The committee, however, ignored this information and voted against this information and voted against relabeling Prozac to carry a proper warning of its dangers.
A lengthy investigation by FREEDOM and the Citizens Commission on Human Rights has linked the FDA committee's failure to protect the public from the dangers of Prozac to improper relationships between its members and the drug companies which they are mandated to oversee.
At least five out of 10 of the members on the FDA's Psychopharmacologic Drugs Advisory Committee had conflicts of interest based on business dealings with manufacturers of antidepressant drugs - including Lilly - totaling a minimum of $1,108,587.
In a memorandum for the public record, committee member David Dunner of the University of Washington, prior to participating in the hearing, had agreed to report any possible conflicts of interest to the committee. He made the startling acknowledgment in his disclosure statement that he had two $100,000 studies pending with Lilly. Also, though Dunner reported having received approximately $100,000 to conduct an ongoing study of a drug called Paroxetine, he made no mention of the fact that this study also included Prozac.
Dunner also failed to report that he had been paid in the past to conduct clinical trials of Prozac. In one instance, he conducted a clinical trial for Prozac involving 100 people. The results of these tests were submitted by Lilly with its New Drug Application, seeking FDA approval of Prozac.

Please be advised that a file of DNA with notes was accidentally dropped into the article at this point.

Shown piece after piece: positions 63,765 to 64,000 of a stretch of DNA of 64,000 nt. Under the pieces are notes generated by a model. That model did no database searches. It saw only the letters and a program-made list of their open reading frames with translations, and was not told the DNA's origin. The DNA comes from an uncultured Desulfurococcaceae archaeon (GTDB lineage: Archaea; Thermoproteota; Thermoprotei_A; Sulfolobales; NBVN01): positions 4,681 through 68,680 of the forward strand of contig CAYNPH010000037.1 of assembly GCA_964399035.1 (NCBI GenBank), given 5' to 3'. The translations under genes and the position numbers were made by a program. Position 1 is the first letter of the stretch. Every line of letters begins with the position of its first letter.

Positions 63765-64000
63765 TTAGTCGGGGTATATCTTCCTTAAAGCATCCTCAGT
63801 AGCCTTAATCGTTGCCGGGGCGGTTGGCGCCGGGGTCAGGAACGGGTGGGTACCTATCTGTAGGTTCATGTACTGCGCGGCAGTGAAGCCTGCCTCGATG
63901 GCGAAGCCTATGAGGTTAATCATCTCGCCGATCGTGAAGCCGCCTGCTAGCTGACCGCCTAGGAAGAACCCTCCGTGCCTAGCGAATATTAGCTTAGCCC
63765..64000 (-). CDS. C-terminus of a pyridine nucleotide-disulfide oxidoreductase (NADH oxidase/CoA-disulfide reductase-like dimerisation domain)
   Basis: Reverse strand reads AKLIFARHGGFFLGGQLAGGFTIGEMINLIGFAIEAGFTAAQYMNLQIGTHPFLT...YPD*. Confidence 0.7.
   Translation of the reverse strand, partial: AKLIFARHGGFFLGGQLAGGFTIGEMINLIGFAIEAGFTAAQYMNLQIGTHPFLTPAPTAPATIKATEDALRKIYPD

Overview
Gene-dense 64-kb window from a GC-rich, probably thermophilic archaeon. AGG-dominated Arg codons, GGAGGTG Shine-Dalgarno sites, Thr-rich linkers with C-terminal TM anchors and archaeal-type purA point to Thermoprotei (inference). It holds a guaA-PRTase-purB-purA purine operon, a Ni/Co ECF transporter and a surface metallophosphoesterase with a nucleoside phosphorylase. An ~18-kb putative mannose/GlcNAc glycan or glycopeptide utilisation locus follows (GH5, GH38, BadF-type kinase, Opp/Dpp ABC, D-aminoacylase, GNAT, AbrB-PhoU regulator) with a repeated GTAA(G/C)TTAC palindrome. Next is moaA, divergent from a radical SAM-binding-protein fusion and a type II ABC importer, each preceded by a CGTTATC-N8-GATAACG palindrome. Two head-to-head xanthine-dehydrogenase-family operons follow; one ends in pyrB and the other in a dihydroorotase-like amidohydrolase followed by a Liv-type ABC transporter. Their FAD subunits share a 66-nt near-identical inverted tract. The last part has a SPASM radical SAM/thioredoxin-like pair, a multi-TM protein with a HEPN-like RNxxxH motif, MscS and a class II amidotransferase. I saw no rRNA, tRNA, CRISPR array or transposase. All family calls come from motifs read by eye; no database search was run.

One day after the hearing, panelist Dunner was scheduled to speak at a Lilly-sponsored seminar in Pittsburgh on "depressive disorders," with two similar events following shortly thereafter.
Dunner had already appeared at five such seminars and, at the time of the hearing, knew he was scheduled to attend three more. Despite this, and despite his financial connection to Lilly, he easily convinced the FDA he had "no pending commitments at the present time" which would represent a conflict of interest.
Five days after the committee rendered its pro-Prozac opinion, Dunner received yet another Lilly grant; this one for a NEW study on the effects of Prozac on sleep patterns. Research has brought to light that Lilly has showered some $1.4 million on Dunner since 1982.
After Prozac's harmful effects began to be exposed, the reaction of Lilly was rabid and in alignment with the strategy of the Pharmaceutical Manufacturers Association (PMA): to destroy all critics.
As cited in John Pekkanen's THE AMERICAN CONNECTION: PROFITEERING AND POLITICKING IN THE "ETHICAL" DRUG INDUSTRY, "There are many different divisions in the PMA, and files and background enough to attack almost any allegation made against the drug industry. And that is precisely what the PMA does. It does not defend the industry against charges, it attacks the person making them."